Since this is a long-term goal for which you have at least 17-18 years, you should build an equity heavy portfolio. Around 70-75% of the child education portfolio should consist of equity or equity mutual funds. Unless you build an equity-heavy portfolio, you may not be able to earn a rate of return that beats the high inflation rate that sends the cost of education spiralling upward year upon year. Also, since this goal is a long time away, it doesn’t matter if your portfolio is equity heavy, since you can simply ignore the interim volatility.

 

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The rest of the portfolio may be invested in fixed-income instruments like Public Provident Fund (PPF), fixed deposits and tax-free bonds. If on the fixed-income side you wish to invest in debt mutual funds, choose funds whose average maturity does not exceed 4-5 years (longer duration funds will be too volatile). Among debt mutual funds you may also invest in long-term fixed maturity plans (FMPs).

Instead of using separate instruments on the equity and fixed-income sides, you could also invest in equity-oriented balanced funds. These funds maintain more than 65% allocation to equities. The advantage of investing in them is that even the debt portion of these funds receives the more favourable tax treatment that equities enjoy.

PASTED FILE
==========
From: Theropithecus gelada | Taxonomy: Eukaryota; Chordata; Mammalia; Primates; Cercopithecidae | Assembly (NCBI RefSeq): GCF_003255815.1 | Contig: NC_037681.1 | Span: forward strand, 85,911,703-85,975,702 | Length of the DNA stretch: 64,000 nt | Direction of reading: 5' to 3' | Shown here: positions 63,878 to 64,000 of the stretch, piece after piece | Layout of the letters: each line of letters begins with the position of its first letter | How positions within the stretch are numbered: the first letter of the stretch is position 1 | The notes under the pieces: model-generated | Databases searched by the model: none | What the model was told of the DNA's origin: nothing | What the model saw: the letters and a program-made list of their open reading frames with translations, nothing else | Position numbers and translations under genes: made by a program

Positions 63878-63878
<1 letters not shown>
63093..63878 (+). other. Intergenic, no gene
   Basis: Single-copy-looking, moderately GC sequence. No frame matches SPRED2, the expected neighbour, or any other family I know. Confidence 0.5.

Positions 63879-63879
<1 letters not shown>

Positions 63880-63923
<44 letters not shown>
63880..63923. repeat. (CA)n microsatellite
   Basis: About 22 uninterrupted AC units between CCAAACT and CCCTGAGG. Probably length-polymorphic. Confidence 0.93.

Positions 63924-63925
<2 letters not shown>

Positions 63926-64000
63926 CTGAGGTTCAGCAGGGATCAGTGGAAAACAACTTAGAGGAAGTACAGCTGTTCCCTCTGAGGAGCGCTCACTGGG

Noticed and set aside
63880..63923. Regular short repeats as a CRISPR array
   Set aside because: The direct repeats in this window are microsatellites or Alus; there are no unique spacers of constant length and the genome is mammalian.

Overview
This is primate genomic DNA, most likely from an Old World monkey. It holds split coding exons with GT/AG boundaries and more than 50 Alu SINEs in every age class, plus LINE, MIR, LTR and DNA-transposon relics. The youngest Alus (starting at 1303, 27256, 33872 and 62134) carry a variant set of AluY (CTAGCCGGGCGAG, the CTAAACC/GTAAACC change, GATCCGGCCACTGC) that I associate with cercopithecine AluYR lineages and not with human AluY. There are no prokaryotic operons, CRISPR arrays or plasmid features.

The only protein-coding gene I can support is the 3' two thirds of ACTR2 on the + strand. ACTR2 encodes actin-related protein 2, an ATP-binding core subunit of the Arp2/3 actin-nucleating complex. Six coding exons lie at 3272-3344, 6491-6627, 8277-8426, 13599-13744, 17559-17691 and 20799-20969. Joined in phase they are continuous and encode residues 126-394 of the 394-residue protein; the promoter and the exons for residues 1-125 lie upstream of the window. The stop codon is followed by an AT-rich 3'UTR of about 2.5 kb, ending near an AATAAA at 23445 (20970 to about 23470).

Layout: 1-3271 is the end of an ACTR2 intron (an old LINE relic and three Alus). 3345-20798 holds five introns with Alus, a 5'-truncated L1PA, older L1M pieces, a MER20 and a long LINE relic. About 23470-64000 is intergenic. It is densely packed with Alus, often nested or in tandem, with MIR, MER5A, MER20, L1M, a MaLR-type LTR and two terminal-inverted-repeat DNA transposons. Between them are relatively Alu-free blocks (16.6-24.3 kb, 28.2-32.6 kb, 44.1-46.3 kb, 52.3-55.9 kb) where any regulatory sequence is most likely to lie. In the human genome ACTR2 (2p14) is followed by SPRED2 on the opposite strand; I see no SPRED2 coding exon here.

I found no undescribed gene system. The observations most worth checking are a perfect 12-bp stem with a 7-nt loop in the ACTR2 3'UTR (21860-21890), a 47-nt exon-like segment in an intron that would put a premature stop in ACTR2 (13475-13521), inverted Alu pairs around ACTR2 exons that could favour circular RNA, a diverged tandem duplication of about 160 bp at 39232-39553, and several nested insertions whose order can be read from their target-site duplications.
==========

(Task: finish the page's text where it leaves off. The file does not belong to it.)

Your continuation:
Instead of using separate instruments on the equity and fixed-income sides, you could also invest in equity-oriented balanced funds. These funds maintain more than 65% allocation to equities. The advantage of investing in them is that even the debt portion of these funds receives the more favourable tax treatment that equities enjoy.

If your goal is less than five years away, you will have to be content with using fixed-income instruments, where the return rate of return tends to be lower than from equities.

Pay heed to liquidity

When you are choosing the investment instruments for this goal, you have to be very particular about liquidity. The education goal has a peculiar nature. In the year when your child is ready to go to college, and for a few years thereafter, you will need large sums of money. The date when this money will be needed cannot be altered or pushed forward to suit your convenience. That is why the liquidity aspect becomes important. If you invest in an instrument like the PPF, ensure that the account will mature before your child is ready to go to college.